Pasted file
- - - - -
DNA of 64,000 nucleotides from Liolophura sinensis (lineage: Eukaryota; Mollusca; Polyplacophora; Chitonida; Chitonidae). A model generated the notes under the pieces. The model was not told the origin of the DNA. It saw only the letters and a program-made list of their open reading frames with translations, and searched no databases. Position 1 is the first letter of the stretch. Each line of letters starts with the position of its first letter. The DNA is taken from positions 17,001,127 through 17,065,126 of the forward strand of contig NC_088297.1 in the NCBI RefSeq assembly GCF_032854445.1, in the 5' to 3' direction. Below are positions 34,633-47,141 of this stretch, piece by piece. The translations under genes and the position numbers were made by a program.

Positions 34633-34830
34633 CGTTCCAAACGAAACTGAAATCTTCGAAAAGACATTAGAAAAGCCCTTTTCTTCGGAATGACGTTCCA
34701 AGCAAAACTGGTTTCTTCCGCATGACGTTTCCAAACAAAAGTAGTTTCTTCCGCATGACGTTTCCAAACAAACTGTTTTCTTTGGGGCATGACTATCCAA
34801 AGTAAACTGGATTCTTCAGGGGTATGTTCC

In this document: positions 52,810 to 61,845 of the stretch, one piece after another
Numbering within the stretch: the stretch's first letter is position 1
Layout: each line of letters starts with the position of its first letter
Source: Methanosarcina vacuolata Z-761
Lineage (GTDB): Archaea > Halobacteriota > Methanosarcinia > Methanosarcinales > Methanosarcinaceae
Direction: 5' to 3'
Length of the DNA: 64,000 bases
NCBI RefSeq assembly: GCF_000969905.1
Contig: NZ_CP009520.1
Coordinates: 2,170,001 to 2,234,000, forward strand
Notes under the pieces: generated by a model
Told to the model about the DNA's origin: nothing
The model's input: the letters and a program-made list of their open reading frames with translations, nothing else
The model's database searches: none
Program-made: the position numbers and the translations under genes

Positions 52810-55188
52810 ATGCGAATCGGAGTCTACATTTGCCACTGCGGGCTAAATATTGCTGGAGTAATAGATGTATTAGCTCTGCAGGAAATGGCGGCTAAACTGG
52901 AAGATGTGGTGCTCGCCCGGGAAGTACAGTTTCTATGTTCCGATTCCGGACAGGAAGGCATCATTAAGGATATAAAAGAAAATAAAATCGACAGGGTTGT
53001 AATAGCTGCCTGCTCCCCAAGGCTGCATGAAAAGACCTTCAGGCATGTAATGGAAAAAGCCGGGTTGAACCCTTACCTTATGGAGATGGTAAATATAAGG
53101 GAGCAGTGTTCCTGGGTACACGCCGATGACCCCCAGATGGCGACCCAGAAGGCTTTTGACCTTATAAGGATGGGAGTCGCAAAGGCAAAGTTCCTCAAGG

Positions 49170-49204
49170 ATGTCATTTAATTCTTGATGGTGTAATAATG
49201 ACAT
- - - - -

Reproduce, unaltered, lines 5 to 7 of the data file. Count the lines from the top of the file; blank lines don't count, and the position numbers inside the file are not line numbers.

34801 AGTAAACTGGATTCTTCAGGGGTATGTTCC

In this document: positions 52,810 to 61,845 of the stretch, one piece after another
Numbering within the stretch: the stretch's first letter is position 1